Note how treating t1 as unsigned produces a completely different result! Negative numbers are stored using two’s complement, with -1 being 0xFFFFFFFF. Treating 0xFFFFFFFF as unsigned we get 232-1 or 4,294,967,295.

Register-immediate set examples:

li   t0, 2        # t0 =  2
li   t1, -2       # t1 = -2

slti  t3, t0, -1  # t3 = 0 because 2 > -1
sltiu t4, t0, -1  # t4 = 1 because 2 < 4294967295

slti  t5, t1, -1  # t5 = 1 because -2 < -1
sltiu t6, t1, -1  # t6 = 1 because 4294967294 < 4294967295

Set Less Than or Equal To

For “less than or equal to” you need two instructions.

For example, to set if a0 is less than or equal to a1:

slt     t0, a1, a0
xori    t0, t0, 1

We check if a1 is less than a0, then invert the set bit with xori because:

(a0 <= a1) == !(a1 > a0)

Learn more about xor and xori (exclusive OR) in my post on logical instructions.

Set Zero

RISC-V provides pseudoinstructions for comparing with zero:

seqz rd, rs  # set equal zero:         rd = rs == 0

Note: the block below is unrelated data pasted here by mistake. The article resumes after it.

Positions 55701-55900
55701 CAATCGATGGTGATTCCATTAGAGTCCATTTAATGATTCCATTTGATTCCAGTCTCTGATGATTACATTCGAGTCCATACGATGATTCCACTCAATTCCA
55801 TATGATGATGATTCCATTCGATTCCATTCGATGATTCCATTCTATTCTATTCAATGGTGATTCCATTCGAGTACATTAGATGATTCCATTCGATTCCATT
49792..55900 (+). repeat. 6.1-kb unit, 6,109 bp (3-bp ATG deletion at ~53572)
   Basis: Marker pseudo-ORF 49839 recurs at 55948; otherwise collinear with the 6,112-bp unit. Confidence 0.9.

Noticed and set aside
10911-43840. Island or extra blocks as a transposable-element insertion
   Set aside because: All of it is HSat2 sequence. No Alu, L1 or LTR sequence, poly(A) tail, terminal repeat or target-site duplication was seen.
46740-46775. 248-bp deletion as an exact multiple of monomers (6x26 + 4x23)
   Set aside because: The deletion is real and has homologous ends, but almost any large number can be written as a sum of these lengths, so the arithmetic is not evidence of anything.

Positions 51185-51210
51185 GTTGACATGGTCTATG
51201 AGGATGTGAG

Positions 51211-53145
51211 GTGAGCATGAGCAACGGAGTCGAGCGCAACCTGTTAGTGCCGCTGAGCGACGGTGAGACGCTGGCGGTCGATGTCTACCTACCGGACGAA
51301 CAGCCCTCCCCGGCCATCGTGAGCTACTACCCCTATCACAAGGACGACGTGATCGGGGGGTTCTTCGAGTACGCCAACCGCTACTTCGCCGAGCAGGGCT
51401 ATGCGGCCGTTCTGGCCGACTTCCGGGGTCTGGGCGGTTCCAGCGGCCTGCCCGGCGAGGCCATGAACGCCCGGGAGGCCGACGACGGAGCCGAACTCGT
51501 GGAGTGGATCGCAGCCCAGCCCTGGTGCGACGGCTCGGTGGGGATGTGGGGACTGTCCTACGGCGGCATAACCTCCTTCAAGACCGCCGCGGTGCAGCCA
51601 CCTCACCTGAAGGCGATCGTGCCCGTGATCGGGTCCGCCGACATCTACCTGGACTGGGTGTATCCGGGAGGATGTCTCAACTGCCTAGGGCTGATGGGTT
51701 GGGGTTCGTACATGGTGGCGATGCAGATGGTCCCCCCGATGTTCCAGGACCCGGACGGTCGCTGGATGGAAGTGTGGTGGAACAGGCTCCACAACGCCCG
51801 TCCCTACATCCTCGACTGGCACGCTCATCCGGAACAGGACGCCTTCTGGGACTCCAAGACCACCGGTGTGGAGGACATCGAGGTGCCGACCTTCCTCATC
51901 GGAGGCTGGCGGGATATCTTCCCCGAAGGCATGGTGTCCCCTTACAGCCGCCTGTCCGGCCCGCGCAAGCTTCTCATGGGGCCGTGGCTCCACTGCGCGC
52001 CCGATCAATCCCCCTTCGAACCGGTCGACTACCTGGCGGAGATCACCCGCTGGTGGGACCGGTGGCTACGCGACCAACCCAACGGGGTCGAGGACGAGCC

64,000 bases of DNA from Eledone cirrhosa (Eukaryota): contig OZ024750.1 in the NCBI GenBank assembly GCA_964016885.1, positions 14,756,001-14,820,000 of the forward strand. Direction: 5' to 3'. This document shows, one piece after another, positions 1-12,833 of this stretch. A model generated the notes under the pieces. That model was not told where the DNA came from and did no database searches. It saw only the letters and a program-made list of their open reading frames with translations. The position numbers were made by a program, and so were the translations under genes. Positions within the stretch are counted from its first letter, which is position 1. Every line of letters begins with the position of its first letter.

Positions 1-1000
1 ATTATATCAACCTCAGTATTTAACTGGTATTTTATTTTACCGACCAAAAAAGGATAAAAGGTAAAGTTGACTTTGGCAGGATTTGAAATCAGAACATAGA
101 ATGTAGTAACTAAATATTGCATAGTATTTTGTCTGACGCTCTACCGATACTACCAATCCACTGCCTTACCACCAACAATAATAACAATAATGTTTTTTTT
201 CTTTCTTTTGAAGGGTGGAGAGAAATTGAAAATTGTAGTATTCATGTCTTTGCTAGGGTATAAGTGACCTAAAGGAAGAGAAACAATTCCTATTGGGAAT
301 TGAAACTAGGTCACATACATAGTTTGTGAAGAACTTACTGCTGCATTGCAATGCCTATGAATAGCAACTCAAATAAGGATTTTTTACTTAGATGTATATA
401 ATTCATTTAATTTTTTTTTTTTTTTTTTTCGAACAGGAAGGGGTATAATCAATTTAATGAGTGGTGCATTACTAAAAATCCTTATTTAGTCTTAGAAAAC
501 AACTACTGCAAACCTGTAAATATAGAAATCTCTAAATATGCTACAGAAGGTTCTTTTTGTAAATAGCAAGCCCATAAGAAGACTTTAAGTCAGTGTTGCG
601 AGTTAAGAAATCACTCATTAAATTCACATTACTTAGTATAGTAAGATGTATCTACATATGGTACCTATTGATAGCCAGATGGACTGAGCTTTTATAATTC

snez rd, rs  # set not equal zero:     rd = rs != 0
sltz rd, rs  # set less than zero:     rd = rs < 0
sgtz rd, rs  # set greater than zero:  rd = rs > 0

Examples of set zero comparisons:

li   t0, -2  # t0 =  -2

seqz t3, t0  # t3 = 0 because -2 != 0
snez t4, t0  # t4 = 1 because -2 != 0
sltz t5, t0  # t5 = 1 because -2 <  0
sgtz t6, t0  # t6 = 0 because  0 > -2

Multi-Word Addition

You can use a set instruction to carry out multi-word addition in place of a carry flag. For example, to add 64-bit integers on 32-bit RISC-V:

# 64-bit integer addition
#   arguments:
#       a0: x lower 32 bits
#       a1: x upper 32 bits
#       a2: y lower 32 bits